The National Weather Service said Friday it is carrying out plans to close its Southern regional headquarters in Texas and pare back staff at its hurricane center in Florida and a tornado-tracking center in Oklahoma.
The controversial moves had been repeatedly stalled by objections from members of Congress, Florida Gov. Lawton Chiles and emergency management officials who contended that public safety would be jeopardized.
“They are compromising the safety of the people along our coastal areas (by) reducing the staff at the Hurricane Center,” said Billy Wagner, director of emergency management for the Florida Keys.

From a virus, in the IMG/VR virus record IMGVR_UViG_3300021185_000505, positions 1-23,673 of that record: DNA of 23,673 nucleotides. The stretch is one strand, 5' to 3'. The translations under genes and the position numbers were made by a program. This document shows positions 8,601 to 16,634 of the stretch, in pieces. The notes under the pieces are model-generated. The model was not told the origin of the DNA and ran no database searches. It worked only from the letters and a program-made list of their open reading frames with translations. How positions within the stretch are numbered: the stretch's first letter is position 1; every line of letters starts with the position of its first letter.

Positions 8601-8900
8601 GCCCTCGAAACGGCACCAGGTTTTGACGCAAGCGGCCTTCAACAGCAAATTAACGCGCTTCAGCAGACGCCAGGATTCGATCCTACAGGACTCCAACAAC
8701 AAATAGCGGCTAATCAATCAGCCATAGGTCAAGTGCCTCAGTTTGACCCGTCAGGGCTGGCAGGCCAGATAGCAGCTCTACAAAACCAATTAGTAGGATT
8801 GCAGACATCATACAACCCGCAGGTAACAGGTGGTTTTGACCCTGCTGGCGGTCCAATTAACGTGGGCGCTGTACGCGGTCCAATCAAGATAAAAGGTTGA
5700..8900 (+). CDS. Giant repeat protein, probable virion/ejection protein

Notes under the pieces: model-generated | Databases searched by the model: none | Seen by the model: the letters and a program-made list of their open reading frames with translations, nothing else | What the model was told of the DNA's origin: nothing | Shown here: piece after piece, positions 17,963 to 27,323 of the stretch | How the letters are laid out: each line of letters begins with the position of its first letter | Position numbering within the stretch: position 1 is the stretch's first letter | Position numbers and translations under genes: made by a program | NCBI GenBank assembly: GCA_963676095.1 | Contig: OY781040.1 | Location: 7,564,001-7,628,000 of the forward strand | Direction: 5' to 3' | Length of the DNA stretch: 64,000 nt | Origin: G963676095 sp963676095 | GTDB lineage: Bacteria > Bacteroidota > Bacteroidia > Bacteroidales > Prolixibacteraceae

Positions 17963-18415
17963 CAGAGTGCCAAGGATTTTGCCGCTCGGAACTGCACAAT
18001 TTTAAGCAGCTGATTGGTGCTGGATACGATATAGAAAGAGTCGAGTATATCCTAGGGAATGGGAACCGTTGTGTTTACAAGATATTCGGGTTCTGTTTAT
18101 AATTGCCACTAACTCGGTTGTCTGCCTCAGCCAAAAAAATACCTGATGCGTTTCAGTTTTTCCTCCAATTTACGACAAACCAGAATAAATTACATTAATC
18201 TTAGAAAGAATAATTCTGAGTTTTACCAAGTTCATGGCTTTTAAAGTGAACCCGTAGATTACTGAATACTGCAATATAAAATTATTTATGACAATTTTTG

Agency leaders said a $27.5 million budget shortfall was forcing them to scale back operations. They denied public safety would be harmed.
The Southern regional headquarters in Fort Worth, Texas, will be closed and its duties split between regional offices in Bohemia, N.Y., and Kansas City, Mo. The Fort Worth office, with a staff of 60, now oversees operations in 10 states from New Mexico east to Florida.
The weather service said it will reduce the staff at its National Hurricane Center in Miami, and the tornado-tracking Storm Prediction Center in Norman, Okla., by a handful of jobs each. Overnight staffing at both centers will be cut back to one person, except in cases of bad weather. Both centers also will be issuing fewer advisories.
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